Background: There is little research on the process of transition between child and adolescent mental health services (CAMHS) and adult mental health services (AMHS). More recently, there is growing recognition that Attention Deficit/Hyperactivity Disorder (ADHD) may persist into adulthood requiring services beyond age 18. However, despite National Institute for Health and Clinical Excellence (NICE) Guidance which recommends specialist services for adults with ADHD, there is currently a lack of such services in the UK. The aim of the current study is to explore the experiences of young people with ADHD during transition from CAMHS to AMHS.; Method: Semi-structured qualitative interviews with ADHD patients accessing CAMHS clinics in Nottinghamshire were analysed using thematic analysis.; Results: Ten semi-structured interviews were transcribed and analysed. We found that patients' relationships with their clinician were a key factor in both their reported experience of CAMHS and the transition process. Perceived responsibility of care was also pivotal in how the transition process was viewed. Nature and severity of problems and patients expectations of adult services were also contributing factors in the transition process. The need for continued parental support was openly accepted and thought to be required by the majority of young people with ADHD during transition.; Conclusions: Timely preparation, joint working, good clinician relationships and parental support serve to facilitate the process of transition for young people with ADHD. Nature and severity of problems are perceived to impede or facilitate transition, with predominantly more 'complex presentations' with associated mental health problems more familiar to AMHS (e.g. self-harm, depression) making for smoother transitions to adult services. Transitions to AMHS were more difficult when ADHD was viewed as the main or sole clinical problem. Further exploration of young people's experiences of transition and their engagement with and experience of adult services is required to provide an overall picture of facilitators to successful transition and integration into adult services.;
    • Treatment of ADHD in adults - prevalence of discontinuation and associated factors - results from a cross-sectional analysis of Danish register data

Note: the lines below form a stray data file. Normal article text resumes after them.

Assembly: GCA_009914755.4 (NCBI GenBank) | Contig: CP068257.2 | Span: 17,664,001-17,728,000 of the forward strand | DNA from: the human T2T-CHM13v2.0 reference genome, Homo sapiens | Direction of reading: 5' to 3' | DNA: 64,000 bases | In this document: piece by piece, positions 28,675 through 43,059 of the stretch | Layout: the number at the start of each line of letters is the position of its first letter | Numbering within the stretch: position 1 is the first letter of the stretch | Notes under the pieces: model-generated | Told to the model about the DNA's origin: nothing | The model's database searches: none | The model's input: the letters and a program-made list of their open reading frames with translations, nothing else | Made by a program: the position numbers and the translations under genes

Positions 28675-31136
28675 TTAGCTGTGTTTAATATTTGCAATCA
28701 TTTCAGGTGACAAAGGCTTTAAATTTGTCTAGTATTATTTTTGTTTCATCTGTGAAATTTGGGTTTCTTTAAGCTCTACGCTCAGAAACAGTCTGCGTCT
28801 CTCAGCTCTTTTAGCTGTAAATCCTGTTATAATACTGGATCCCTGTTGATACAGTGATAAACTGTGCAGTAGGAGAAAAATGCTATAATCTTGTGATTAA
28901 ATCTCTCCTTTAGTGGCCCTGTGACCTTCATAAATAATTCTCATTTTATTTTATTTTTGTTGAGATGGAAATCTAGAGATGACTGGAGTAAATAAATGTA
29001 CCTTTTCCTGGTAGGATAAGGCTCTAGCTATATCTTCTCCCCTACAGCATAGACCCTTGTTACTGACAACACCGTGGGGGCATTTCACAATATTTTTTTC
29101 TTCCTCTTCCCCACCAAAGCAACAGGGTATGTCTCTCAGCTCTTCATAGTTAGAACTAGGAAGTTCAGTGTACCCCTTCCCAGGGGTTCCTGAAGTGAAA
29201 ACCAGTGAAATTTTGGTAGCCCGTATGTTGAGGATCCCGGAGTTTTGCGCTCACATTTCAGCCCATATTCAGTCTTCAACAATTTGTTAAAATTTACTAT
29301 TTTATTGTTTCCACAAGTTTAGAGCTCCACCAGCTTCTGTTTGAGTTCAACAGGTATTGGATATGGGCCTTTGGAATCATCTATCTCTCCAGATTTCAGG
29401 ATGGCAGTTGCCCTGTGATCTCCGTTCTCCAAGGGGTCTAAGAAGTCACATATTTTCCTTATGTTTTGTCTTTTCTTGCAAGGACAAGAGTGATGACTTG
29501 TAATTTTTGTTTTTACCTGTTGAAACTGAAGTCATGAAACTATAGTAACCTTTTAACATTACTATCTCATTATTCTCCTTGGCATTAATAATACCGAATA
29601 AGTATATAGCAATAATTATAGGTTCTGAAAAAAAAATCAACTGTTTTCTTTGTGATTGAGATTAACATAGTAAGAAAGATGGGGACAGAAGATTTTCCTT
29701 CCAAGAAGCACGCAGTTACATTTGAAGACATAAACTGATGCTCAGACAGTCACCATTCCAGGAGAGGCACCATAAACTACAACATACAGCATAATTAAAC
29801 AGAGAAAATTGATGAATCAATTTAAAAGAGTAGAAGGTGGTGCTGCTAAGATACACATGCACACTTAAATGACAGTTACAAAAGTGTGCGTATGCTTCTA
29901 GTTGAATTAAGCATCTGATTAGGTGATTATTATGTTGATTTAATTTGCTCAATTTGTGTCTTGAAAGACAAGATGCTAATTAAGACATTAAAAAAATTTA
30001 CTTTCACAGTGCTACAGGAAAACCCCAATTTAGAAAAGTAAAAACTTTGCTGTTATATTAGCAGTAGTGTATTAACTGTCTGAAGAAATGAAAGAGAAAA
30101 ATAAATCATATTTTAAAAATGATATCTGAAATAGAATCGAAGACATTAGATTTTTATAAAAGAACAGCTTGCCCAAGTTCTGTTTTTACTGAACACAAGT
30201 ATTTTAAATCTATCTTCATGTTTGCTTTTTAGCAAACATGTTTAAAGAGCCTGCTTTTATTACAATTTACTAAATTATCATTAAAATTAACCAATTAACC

Daley, David (2020)
      BACKGROUNDA growing number of adults are receiving pharmacological treatment for ADHD but a sizable proportion also discontinues or have gaps in treatment. The primary aims of this study were to identify how many patients treated for ADHD in adulthood, have at least one event of discontinuation in treatment and to identify possible associated variables.METHODSWithin the Danish population aged 18-60 years on the 1st of January 2013, we identified the number of individuals who had been prescribed ADHD-medication at least once during the 1st of January 2002-31st of December 2013 using Danish register data. Among those who filed more than one prescription, treatment discontinuation was defined as having more than 211 days between two prescriptions. In crude and adjusted logistic regression analysis, we explored potential associations to discontinuation for variables such as gender and age at treatment initiation.RESULTSIn a population, if N = 3,165,844 individuals, n = 42,892 had received at least one prescription for ADHD medication. Among those with more than one prescription (N = 38,289), 29.4% had discontinued their treatment at least once, according to our definition of treatment discontinuation. ADHD treatment discontinuation was associated with being male, unemployment, lower educational attainment, receiving incapacity benefits and younger age at treatment initiation (p < 0.001).CONCLUSIONSA large proportion of individuals treated for ADHD had at least one discontinuation of treatment according to our definition. Although the present study does not allow for investigating the direction of these effects, nor whether some patients later resumed treatment, having at least one discontinuation was associated with a range of variables relating to e.g. age and gender, and provides an emerging profile for clinicians of patients more likely to discontinue.
    • Use of services and associated costs for young adults with childhood hyperactivity/conduct problems: 20-year follow-up

      Sayal, Kapil (2014)